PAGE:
LITTLE ROCK, Ark. (January 12, 2017) –The Arkansas Game and Fish Commission would like to remind people in Boone, Carroll, Johnson, Logan, Madison, Marion, Newton, Pope, Searcy and Yell counties that feeding wildlife outside of the Sept. 1-Dec. 31 baiting season is no longer allowed.

Hunters also are reminded that a statewide ban on the use of scents and lures using natural deer urine also began Jan. 1, 2017. Both regulations were passed in June 2016, in response to the discovery of chronic wasting disease in Arkansas.

Cory Gray, research biologist with the Arkansas Game and Fish Commission, says there are exceptions to the restriction on feeding wildlife.

“People can still have bird feeders, and feed wildlife by hand like the ducks at the park,” Gray said. “And any feeding of wildlife that’s the incidental result of a normal agricultural operation is allowed. Food plots are even OK. We’re just looking at feeders and baiting sites.”

Many regulations concerning CWD were put in place to prevent the spread of the disease across the state, but feeding restrictions target a different, equally important goal.

“We want to slow the spread of the disease over the landscape,” Gray said. “But we also want to slow its spread within the population where we know it is established.”

Feeding unnaturally concentrates deer into very small areas, where nose-to-nose contact is increased, and the infectious agent of the disease, prions, become concentrated. Repeated use of the same baiting sites also can create a “hot zone” where these prions can exist indefinitely, infecting deer long after the initial carrier is gone.

Initially, AGFC biologists wanted to limit baiting and feeding on a statewide level, but supplemental feeding and baiting have become such a part of Arkansas deer hunting that many hunters felt a statewide restriction is unnecessary.

“We wanted to be proactive in our management for the disease and reduce its spread in areas where it could possibly exist without our knowledge,” Gray said. “But we also wanted to work with hunters and have their help in slowing this disease. By limiting feeding in the areas where we know CWD occurs, we are meeting our goal and still allowing hunters the use of supplemental feed where it has not been detected yet.”

Baiting is allowed in all other counties of the state, and it’s even allowed from Sept. 1 through Dec. 31 in the CWD Management Zone. During the majority of deer season, baiting is used to bring animals in for harvest, so it helps decrease deer density, another goal in fighting the spread of the disease.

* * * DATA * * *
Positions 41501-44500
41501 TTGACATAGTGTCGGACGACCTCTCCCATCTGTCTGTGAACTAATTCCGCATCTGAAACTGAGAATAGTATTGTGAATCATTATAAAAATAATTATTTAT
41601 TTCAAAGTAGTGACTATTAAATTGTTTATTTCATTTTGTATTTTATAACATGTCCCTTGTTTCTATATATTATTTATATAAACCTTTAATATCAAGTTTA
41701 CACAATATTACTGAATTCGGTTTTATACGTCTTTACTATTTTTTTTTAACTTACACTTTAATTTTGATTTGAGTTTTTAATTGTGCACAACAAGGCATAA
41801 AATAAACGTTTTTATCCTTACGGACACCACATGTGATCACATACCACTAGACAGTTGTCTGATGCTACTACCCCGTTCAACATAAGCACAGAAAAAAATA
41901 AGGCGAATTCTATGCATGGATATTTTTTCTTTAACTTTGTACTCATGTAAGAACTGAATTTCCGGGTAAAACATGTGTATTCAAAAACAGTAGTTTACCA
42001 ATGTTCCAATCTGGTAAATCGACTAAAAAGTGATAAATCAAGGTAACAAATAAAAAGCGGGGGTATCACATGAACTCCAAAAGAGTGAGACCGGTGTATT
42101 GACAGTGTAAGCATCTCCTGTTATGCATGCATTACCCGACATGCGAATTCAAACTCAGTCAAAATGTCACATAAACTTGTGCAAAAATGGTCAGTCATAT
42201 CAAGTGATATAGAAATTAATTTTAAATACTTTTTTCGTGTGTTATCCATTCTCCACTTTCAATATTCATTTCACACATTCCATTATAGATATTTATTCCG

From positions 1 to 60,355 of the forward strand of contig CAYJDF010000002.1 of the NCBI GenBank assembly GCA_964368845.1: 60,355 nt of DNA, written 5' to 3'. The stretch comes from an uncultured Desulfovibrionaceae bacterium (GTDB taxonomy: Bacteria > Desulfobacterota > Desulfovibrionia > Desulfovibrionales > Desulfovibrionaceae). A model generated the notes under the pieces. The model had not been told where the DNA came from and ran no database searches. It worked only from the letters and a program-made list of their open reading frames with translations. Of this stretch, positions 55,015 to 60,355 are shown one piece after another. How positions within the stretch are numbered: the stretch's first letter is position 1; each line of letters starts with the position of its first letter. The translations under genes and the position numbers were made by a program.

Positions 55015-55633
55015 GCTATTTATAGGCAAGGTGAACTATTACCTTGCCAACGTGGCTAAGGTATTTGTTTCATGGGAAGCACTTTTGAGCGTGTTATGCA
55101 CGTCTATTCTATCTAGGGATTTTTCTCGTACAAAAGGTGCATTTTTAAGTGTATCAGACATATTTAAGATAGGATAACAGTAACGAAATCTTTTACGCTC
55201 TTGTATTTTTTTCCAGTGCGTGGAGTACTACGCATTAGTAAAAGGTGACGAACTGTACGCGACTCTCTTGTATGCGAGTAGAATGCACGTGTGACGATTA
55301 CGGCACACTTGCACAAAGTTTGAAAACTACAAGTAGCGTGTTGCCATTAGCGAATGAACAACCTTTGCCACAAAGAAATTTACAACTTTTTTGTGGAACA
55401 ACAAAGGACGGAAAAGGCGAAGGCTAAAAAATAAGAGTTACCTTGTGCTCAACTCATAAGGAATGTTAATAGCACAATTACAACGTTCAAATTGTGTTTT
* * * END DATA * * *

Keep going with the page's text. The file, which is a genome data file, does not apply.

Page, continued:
Many landowners and deer clubs offer feed on a near year-round basis. Most believe they are helping deer and other wildlife with added nutrition. Some hunters even say they want to give deer these added nutrients to fight off CWD or prevent infection. Jennifer Ballard, the AGFC’s veterinarian says those efforts are in vain.

“The premise is understandable, because with many diseases caused by viruses, bacteria, fungal infections or parasites, the healthier an animal is the better immune response it will have and the better it can fight off the disease,” Ballard said. “But with prions, the infectious agent in CWD, animals really don’t mount an immune response, no matter how healthy they are. It’s a different kind of disease.”

Ballard explains that feeding deer that have CWD may only prolong the amount of time the animal is spreading the disease.

“If an animal has CWD, it’s not going to develop the disease and then recover from it,” Ballard said. “It’s either going to develop the disease and die or it won’t develop the disease. Its nutritional condition won’t make it resistant.”

The statewide ban on using scents that contain natural urine or other biofluids also went into effect with the new year. This ban, however, is not a seasonal regulation, but a permanent change.

“We know prions from CWD are present in the urine, feces and saliva of infected deer,” Gray said. “And we know that many commercial facilities where these biofluids are created are in CWD-positive states. The method that many use collects these fluids from many deer at once into a central collection point where it is run through a screen to remove particles and bottled. What we can’t be sure of is whether any of those animals in the facility have CWD.”

Other states and Canadian provinces already have begun banning these scents using the same logic, and Gray believes many more will follow suit in the near future.

“Many scent manufacturers have already begun offering synthetic deer urine and lures as a substitute,” Gray said. “Synthetic deer lures are still legal to use, and I encourage hunters to use them if they wish to go that route.”

Visit www.agfc.com/cwd for more information on CWD in The Natural State.